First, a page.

Integration Clause Proves Fatal to Plaintiffs' Federal Securities Claims That Must Be Arbitrated, According to Eleventh Circuit
Raphael Rosenblatt | Bloomberg Law
Confronted with the “novel question” of who should decide what when considering challenges to a contract that contains an arbitration clause, the U.S. Court of Appeals for the Eleventh Circuit determined that the agreement between the parties contained an integration clause and therefore comprised the parties’ entire agreement. As a result, the parties were obligated to arbitrate their dispute and the district court properly dismissed plaintiffs’ complaint.
Plaintiffs were personal investment holding companies owned by two related Panamanian shareholders. They invested a certain sum of money with a related group of banking corporations operating under the umbrella of Banco Santander (Santander). Santander provided banking, investment, and other financial management services. At the time of the investment, plaintiffs advised Santander that they wanted low-risk investments. Despite this, some of plaintiffs’ funds were invested in Optimal Strategic US Equity Series of Optimal Multiadvisors Ltd. (Optimal), which had engaged the services of Bernard Madoff to execute its trading strategy. Although Santander had a policy against investing in funds managed by a single person, it nonetheless recommended Madoff-run funds to its clients. Needless to say, after Madoff’s massive Ponzi scheme was revealed, plaintiffs lost a substantial portion of their investment with Santander.
After their losses came to light, plaintiffs attempted to negotiate a settlement with Santander. Santander proposed an Exchange Agreement in which it offered to exchange plaintiffs’ “worthless” shares for shares of its own perpetual, non-cumulative 2 percent shares. The Exchange Agreement also contained an arbitration clause. Plaintiffs rejected the Exchange Agreement as the sole basis for settling claims between the parties.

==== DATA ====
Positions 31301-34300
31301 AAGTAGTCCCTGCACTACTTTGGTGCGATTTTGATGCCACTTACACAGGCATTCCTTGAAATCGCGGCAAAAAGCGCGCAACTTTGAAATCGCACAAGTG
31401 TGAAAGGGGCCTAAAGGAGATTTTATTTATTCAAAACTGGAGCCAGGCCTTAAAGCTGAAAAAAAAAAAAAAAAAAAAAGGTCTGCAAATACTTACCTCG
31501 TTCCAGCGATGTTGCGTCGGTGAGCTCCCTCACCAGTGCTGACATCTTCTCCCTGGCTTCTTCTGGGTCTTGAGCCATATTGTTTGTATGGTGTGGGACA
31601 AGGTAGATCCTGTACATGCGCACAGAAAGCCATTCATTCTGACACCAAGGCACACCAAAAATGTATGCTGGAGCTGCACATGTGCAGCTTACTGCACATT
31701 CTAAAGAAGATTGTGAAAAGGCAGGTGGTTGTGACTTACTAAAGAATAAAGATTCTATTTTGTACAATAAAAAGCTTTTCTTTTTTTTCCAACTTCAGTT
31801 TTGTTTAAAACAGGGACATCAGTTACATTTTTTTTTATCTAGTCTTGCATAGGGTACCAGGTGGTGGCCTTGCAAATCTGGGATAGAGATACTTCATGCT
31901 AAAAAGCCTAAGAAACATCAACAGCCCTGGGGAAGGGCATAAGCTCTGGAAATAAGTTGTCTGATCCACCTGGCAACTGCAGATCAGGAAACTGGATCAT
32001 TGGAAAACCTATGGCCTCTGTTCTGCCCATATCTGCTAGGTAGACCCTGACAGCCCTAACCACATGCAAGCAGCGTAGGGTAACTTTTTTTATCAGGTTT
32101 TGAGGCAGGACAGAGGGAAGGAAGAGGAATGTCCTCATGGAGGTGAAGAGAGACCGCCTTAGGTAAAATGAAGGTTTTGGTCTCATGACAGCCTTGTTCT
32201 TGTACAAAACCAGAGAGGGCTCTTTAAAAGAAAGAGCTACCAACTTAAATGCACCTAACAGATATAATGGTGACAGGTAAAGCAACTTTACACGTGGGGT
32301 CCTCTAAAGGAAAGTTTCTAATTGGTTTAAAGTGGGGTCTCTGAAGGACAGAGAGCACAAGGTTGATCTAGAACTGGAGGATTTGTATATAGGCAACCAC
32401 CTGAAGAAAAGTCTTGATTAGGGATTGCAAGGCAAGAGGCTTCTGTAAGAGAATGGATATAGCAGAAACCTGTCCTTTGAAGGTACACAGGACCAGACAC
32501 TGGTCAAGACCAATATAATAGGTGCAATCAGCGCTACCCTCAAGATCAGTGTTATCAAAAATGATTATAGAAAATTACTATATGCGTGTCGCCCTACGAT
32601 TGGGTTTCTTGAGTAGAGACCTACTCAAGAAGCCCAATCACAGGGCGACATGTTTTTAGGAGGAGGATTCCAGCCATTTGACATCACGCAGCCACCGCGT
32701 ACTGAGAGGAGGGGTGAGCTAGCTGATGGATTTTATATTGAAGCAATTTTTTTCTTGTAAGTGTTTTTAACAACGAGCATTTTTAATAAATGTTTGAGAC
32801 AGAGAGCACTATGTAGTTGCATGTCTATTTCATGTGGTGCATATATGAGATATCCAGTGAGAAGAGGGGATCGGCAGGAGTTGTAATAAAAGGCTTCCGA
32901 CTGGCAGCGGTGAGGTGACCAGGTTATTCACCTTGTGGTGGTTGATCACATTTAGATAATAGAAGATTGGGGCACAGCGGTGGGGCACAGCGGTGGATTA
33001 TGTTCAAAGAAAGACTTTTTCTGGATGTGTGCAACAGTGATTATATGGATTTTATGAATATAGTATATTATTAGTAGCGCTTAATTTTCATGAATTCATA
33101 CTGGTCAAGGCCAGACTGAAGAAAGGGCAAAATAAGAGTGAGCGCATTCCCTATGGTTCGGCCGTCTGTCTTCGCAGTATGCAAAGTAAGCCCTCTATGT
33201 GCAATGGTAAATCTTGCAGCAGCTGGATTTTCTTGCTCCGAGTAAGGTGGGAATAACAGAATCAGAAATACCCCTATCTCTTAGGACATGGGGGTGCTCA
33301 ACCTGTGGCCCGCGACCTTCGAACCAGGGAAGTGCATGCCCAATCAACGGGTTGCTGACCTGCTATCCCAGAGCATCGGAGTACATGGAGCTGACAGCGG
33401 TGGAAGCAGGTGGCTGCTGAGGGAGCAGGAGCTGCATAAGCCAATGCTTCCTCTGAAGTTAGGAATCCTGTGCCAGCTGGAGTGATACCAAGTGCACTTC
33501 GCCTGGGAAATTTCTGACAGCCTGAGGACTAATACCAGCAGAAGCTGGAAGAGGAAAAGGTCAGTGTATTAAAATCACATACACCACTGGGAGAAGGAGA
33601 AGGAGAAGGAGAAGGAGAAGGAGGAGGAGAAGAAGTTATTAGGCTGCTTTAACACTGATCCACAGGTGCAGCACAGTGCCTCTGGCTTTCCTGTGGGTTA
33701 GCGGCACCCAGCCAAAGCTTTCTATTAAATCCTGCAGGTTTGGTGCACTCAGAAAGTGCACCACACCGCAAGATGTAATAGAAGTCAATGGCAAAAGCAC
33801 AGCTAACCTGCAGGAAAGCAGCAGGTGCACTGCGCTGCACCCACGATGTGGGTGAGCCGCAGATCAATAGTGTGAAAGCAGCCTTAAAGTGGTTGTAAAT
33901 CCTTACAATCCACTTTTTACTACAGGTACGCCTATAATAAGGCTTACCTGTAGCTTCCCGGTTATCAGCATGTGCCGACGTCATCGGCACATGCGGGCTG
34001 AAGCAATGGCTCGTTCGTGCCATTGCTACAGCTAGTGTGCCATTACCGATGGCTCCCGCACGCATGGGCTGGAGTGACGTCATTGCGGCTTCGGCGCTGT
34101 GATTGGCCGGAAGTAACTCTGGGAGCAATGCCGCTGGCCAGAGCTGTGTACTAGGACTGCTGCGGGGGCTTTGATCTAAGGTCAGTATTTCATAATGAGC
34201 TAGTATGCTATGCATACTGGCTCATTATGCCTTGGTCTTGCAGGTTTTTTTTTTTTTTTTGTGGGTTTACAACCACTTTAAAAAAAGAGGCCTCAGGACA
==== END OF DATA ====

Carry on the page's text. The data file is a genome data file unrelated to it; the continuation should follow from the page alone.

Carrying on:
Ultimately, the parties agreed to a comprehensive settlement that included the previously rejected Exchange Agreement, as well as a non-recourse promissory note secured by Santander’s perpetual, non-cumulative 2 percent preferred shares. The promissory note’s term was 10 years. Told that they had to sign the Exchange Agreement within 24 hours or they would not be permitted to enjoy the preferred shares, plaintiffs nevertheless were wary of signing it because they did not want it to stand alone. Santander advised that it “had not yet had time to prepare the necessary paperwork for the other aspects of the agreement and that execution of the Exchange Agreement would be a showing of ‘good faith.’” Relying on these representations, plaintiffs signed the Exchange Agreement, which contained comprehensive release language and an integration clause. At the same time, Santander executed Final Term sheets that specified the terms of the 10-year promissory note and the date by which it would be funded. The parties sent several revisions back and forth regarding the proposed promissory note, but ultimately failed to agree on the substance or structure of the documents. Plaintiffs advised Santander that “they believed no contract had been formed between the parties.”